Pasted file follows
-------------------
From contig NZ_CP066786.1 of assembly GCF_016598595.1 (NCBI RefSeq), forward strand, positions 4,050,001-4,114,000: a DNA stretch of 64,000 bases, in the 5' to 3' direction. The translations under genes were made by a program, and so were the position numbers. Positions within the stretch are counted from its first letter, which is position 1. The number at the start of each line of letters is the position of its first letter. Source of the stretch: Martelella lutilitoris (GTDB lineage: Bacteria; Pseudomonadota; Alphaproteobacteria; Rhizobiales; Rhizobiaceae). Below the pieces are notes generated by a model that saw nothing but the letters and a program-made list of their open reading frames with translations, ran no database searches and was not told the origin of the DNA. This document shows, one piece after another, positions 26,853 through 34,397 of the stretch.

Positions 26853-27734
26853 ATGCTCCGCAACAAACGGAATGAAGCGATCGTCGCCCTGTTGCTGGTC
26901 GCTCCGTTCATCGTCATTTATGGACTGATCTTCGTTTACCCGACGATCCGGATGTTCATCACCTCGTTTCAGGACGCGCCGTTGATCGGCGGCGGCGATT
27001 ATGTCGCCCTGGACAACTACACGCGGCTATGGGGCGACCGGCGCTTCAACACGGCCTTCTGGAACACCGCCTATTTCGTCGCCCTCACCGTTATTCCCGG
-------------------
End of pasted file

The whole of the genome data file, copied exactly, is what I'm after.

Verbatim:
From contig NZ_CP066786.1 of assembly GCF_016598595.1 (NCBI RefSeq), forward strand, positions 4,050,001-4,114,000: a DNA stretch of 64,000 bases, in the 5' to 3' direction. The translations under genes were made by a program, and so were the position numbers. Positions within the stretch are counted from its first letter, which is position 1. The number at the start of each line of letters is the position of its first letter. Source of the stretch: Martelella lutilitoris (GTDB lineage: Bacteria; Pseudomonadota; Alphaproteobacteria; Rhizobiales; Rhizobiaceae). Below the pieces are notes generated by a model that saw nothing but the letters and a program-made list of their open reading frames with translations, ran no database searches and was not told the origin of the DNA. This document shows, one piece after another, positions 26,853 through 34,397 of the stretch.

Positions 26853-27734
26853 ATGCTCCGCAACAAACGGAATGAAGCGATCGTCGCCCTGTTGCTGGTC
26901 GCTCCGTTCATCGTCATTTATGGACTGATCTTCGTTTACCCGACGATCCGGATGTTCATCACCTCGTTTCAGGACGCGCCGTTGATCGGCGGCGGCGATT
27001 ATGTCGCCCTGGACAACTACACGCGGCTATGGGGCGACCGGCGCTTCAACACGGCCTTCTGGAACACCGCCTATTTCGTCGCCCTCACCGTTATTCCCGG